With the book LC FOTO : Le Corbusier Secret Photographer[1], Professor Tim Benton reveals a new facet of the famous architect. The first part entitled “Jeanneret’s First Photographic Campaign 1907-17” gathers the young man’s photographs, before he took his nom de plume Le Corbusier. The second part, “Cinematographic Photography 1936-38”, is dedicated to filming and individual pictures with the stop-frame device taken with his 16mm movie camera. The analysis of this vast visual material reveals how Le Corbusier’s interest for architecture emerged and how he managed to articulate his own plastic language. Following this line of thought, I observed a subtle link between the way he framed a subject when photographing or filming and the materialisation of his architectural explorations.

A. Documents of the journey

Equipped with a new camera, the young Jeanneret prepared his renowned Journey to the East together with his friend August Klipstein, a German student in art history. Between May and November 1911, the two young men went across Central Europe, the Balkans, Turkey, Greece, and Italy, an experience recorded in Voyage d’Orient, Carnets. When clarifying who took which picture, Tim Benton observes Jeanneret’s interest in architecture, although at the beginning of the journey he appeared uncertain about his vocation.
In Bucharest, Jeanneret took pictures in the most significant places, like the Patriarchate Hill and Lipscani commercial
street. I managed to identify these locations by taking a similar frame from the same angle. Looking from the front of the Chamber of Deputies Palace towards the entrance gate of the Patriarchate site we can see that, since 1911, the
ensemble at the gate has been restored, opening the logia at the first level, while the church lost a glazed corridor obstructing the altar’s window.

Lipscani Street suffered many changes during the last century, which we can observe by comparing the photograph taken by Jeanneret in 1911 with the situation I recorded in 1985 (showing the relatively unchanged atmosphere of this commercial area) and with the series of digital images that I have recently taken from the same angle. In Jeanneret’s picture we can see in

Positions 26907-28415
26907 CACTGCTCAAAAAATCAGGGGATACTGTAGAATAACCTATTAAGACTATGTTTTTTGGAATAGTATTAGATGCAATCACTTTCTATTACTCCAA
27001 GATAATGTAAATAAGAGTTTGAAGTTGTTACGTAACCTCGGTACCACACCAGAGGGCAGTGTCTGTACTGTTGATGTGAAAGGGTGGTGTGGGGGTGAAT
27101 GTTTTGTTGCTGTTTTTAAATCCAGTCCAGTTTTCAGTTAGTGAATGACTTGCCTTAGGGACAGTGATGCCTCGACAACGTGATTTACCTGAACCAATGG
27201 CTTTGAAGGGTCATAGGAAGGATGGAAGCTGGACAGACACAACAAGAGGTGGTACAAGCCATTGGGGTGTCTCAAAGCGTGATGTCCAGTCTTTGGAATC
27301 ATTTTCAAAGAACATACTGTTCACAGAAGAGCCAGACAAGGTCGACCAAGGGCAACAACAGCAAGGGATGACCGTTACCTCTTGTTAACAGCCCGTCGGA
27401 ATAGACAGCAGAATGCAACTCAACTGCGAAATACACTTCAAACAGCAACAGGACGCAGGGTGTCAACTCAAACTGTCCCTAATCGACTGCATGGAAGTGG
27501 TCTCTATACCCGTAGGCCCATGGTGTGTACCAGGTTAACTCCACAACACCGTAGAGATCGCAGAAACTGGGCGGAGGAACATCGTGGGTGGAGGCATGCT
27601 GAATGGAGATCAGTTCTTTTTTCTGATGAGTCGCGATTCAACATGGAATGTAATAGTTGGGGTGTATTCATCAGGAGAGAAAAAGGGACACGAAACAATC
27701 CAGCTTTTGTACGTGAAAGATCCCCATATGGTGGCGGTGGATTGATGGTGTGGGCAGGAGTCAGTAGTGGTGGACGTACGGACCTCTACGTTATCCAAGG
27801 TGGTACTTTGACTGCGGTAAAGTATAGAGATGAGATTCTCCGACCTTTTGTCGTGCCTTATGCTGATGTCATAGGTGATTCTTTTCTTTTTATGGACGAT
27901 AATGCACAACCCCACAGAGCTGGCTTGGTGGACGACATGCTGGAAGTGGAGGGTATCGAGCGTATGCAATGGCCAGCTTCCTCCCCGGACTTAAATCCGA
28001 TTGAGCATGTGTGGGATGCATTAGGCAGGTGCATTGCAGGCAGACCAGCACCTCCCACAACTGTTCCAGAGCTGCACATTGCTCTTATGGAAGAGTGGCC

the distance right the shop façade of the Al Assan, Au Bon Marché that is now held in place by a metal safety structure; my recent picture of the details of the façade demonstrates it is the same building.

Many photographs taken by the young Jeanneret during his Journey to the East are observations of and reflections on: vernacular architecture and ordinary life in the streets, monuments and their place in the city, dynamic architec­tural elements – steps, stairs and passages –, or the ephe­meral condition of the most solid constructions as shown by the shots of cemeteries and ruins. More than docu­menting an exotic journey, these series of photographs record his interest for certain built elements that later will be part of his architectural vocabulary.

B. Architectural stop-frame

The second part of the book starts in the summer of 1936, when Jeanneret has already become the architect Le Corbusier, author of several projects representative of the Modern Movement. Then he obtained a Siemens B 16 mm movie camera equipped with a stop frame feature that enabled him to take during two years nearly 6,000 in­dividual (still) photographs and around 120 sequences of film5. Tim Benton observes that most of this material was perhaps never seen by Le Corbusier but that “despite the simple viewfinder of a small cine camera, many of the photographs are very carefully composed”6. This quality proves that during this time he had used the camera as a framing and composition device, which might not be without consequences for his architectural concept.


Observing the natural landscape and the vernacular archi­tecture, first through his camera and later through the simple viewfinder of his cine-camera, Le Corbusier’s eye shifts also in a metaphorical sense – from celebrating the progress of a machine based society to a deep understanding of nature which gives a new sense to his post-war projects.

Leafing through LC FOTO: Le Corbusier Secret Photographer, we go through sections of white pages with text and black pages entirely dedicated to photographs, mostly unknown. This rhythm recalls the experience of na­tural light interrupted by the shadows in the passages called pans de verre ondulatoire in the Convent of Sainte-Marie de La Tourette. Through his book dedicated to Le Corbusier’s photography, Tim Benton adds a new dimension to the exe­gesis on the architect’s means of observation and expression: writing and rhetoric, drawing and painting, sculpture and ta­pestry, or book illustration and design. The attentive reading of the texts and the understanding of the photo albums can transform the thickness of the book, regulated by the rhythm of its black and white sections, into an experience of incom­mensurable depth.

…for the full article and Le Corbusier’s pictures see Arhitectura No. 3, 2015, pp. 124-133.

[1] Tim Benton, LC FOTO : Le Corbusier Secret Photographer, Zürich, Lars Müller Publishers, 2013

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